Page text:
By Christian Scheinpflug
This post has been published elsewhere in a slightly different version on June 27, 2017.
For Cuba history repeats as a farce. Donald Trump the showman, announced a complete ‘roll back’ of US-Cuba rapprochement in an event staged as a fever dream of American exceptionalism in Miami. Participants of the play offered the usual platitudes of freedom and liberty, with Senator Marco Rubio as representative of Cuban exiles (and target of Trumpian vile during last year’s election campaign), promising the United States would never empower the ‘oppressors’ in Havana. The crowd went crazy.
Though bursting with pathos already, Mr Trump then just added more by commending the exiles for standing up to Cuba’s dictatorship. This much pathos went down well with a little hypocrisy, as the crowd cheered when Mr Trump was vowing to never allow ‘communist oppression,’ but his affinity for Communist mass murderer Kim Jong-un barely raised an eyebrow. Mr Trump’s esteem for génocidaires in the Philippines, Turkey, and Russia raise the level of hypocrisy even higher.
As custom with Trumpism, lack of substance is hidden under thick emotions, turning foreign policy into a hostage of the Cuban exile community. The new course will keep the embassies open and travelling somehow allowed, albeit more restrictively and in groups only. These measures have been sold as a blow to the Cuban military, which engages more openly — certainly less profitable — than the US military in the economy. But since the Cuban forces’ engagement also creates employment, the policy change may well result in job losses and thus more poverty. Crucially, ’wet foot, dry foot’ won’t come back either. This scheme constituted a powerful instrument to support Cuban’s fed up with the Castro’s, as it allowed refugees that arrived at the shores of Florida easy access to US visas. It’s hard to see how Mr Trump will thus deliver the ‘better deal for the Cuban people’ he promised.
The Cuban government initially responded diplomatically yet unyielding via party organ, Granma. It called the policy change regressive and lamented the constraints on cultural exchange and business. And although the piece called out the US-based ‘extremist minority,’ Havana struck a conciliatory tone, building a counterpoint to the extravaganza in Miami. Cuba’s politburo addressed the 75 % of US citizens that favour rapprochement and vowed to keep striving toward friendly relations on all levels. This insinuates, somewhat comically, that the Cuban politburo could have a better idea about the wants of ‘the American people.’ The Cuban government lamented furthermore Mr Trump’s equating the Cuban people with the Cuban military. This signals that Havana seems genuinely concerned to keep both realms apart, otherwise it would just have mimicked the US approach and glorified the bond between ‘the people’ and ‘our troops.’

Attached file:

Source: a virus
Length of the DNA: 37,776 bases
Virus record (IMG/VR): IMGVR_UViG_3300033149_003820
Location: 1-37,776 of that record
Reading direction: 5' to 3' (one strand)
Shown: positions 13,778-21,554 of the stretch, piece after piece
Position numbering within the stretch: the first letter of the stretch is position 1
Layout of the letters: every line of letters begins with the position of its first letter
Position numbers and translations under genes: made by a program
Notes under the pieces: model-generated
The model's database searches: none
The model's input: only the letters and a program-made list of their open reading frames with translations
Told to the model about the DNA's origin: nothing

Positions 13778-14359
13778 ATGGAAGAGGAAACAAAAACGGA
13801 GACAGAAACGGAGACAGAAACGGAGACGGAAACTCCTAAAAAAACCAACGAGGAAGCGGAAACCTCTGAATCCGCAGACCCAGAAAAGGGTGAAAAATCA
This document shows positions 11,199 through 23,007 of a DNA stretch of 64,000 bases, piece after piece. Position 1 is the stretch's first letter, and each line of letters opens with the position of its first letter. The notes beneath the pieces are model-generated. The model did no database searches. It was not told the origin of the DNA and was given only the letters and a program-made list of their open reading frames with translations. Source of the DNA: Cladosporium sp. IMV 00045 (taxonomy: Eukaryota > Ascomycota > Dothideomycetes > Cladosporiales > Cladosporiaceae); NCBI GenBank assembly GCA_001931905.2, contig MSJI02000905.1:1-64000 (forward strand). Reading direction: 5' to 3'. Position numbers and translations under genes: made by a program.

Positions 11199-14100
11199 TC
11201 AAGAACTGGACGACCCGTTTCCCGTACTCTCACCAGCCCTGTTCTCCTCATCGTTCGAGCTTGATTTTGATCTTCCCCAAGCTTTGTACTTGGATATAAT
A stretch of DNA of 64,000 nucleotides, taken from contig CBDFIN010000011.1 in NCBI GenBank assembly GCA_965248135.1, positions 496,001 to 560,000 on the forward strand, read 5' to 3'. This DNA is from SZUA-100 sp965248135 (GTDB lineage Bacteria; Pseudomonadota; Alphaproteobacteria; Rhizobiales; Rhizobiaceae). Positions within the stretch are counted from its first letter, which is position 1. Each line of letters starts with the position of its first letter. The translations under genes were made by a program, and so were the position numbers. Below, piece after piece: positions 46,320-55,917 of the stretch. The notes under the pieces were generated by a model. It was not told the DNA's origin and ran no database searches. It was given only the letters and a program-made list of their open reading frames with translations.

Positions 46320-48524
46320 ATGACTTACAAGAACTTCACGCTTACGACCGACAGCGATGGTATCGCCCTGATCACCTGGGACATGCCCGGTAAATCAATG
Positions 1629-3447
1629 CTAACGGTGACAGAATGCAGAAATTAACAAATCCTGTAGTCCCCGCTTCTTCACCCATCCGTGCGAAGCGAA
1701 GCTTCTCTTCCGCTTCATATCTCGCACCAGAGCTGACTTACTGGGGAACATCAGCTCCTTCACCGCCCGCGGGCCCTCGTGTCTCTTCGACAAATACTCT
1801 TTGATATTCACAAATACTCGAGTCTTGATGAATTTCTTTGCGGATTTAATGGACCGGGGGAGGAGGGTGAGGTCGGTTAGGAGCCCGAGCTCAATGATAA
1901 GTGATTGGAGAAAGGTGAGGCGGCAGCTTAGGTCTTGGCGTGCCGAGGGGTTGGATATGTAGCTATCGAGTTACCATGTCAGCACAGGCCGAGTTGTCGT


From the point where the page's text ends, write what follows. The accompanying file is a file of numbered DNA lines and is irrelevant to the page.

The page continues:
The Granma piece even mentioned essential socio-economic reforms. Though largely ignored by the international media, this is significant as it displays a reason for the politburo’s ability to hold onto power: Contrary to the GDR’s gerontocracy, which uttered ‘change’ only once terminal demise set in, Cuban communists seem not necessarily to fear the arrival of capitalism. They just want to mould it on their terms, hence the repeated insistence on ‘sovereignty.’ And who could blame them after Chicago Boys-invented shock therapy ravaged societies throughout Latin America in the 1970s, devastating also East Europe and Russia in the 1990s? No conscientious leader would want to invite such catastrophe.
Past events, however, must not cloud present thinking. Proponents of the new Cuba policy portray the change as a ’smart move,’ ignoring that Mr Trump isn’t a smart politician (he doesn’t get the importance of his daily intel briefings); he’s a conman. Critics of the policy reversal, on the other hand, point out that 60 years of the old embargo failed and so will the new one. But this is not the Cold War-order anymore. In this context, success or failure of a US policy become less relevant than impact.
Washington, while retaining much clout, won’t wield as much influence as it did, a result partly of its own making. Nor is China as economically impotent or Russia as timid as they once had been. Indeed, Moscow quickly solidarised with Cuba, which looks like part of a bold strategy to make inroads into Latin America, considering trade deals with Colombia and strengthening the bond with Chile. China, too, has courted Chile as a springboard into the region, and vigorous investment policy in Argentina together with the canny move to determine Panama’s Asia policy prove that Beijing is jumping in. Rather sooner than later both China and Russia will tap into the Cuban tourist industry, invest in its agriculture to secure food resources, and utilise Havana’s political leverage.
Latin American leaders, too, should seize the moment and intensify relations with Cuba as long as the US remains stuck in yesteryear’s rhetoric and populism. After all, tragic farce contains historic opportunity as well.
Christian is a columnist at Chile Today. He’s also director at the Chilean Association of International Specialists (ACHEI) and co-editor of E-IR’s book on International Relations Theory. Follow him on Twitter: @ChrScheinpflug
Christian is Managing Editor at Chile Today, where he curates the foreign policy blog Teatinos One/Eighty. Christian is also Lead Editor of E-International Relations, co-editor of an open access textbook on International Relations Theory and Director at the Chilean Association of International Specialists (ACHEI).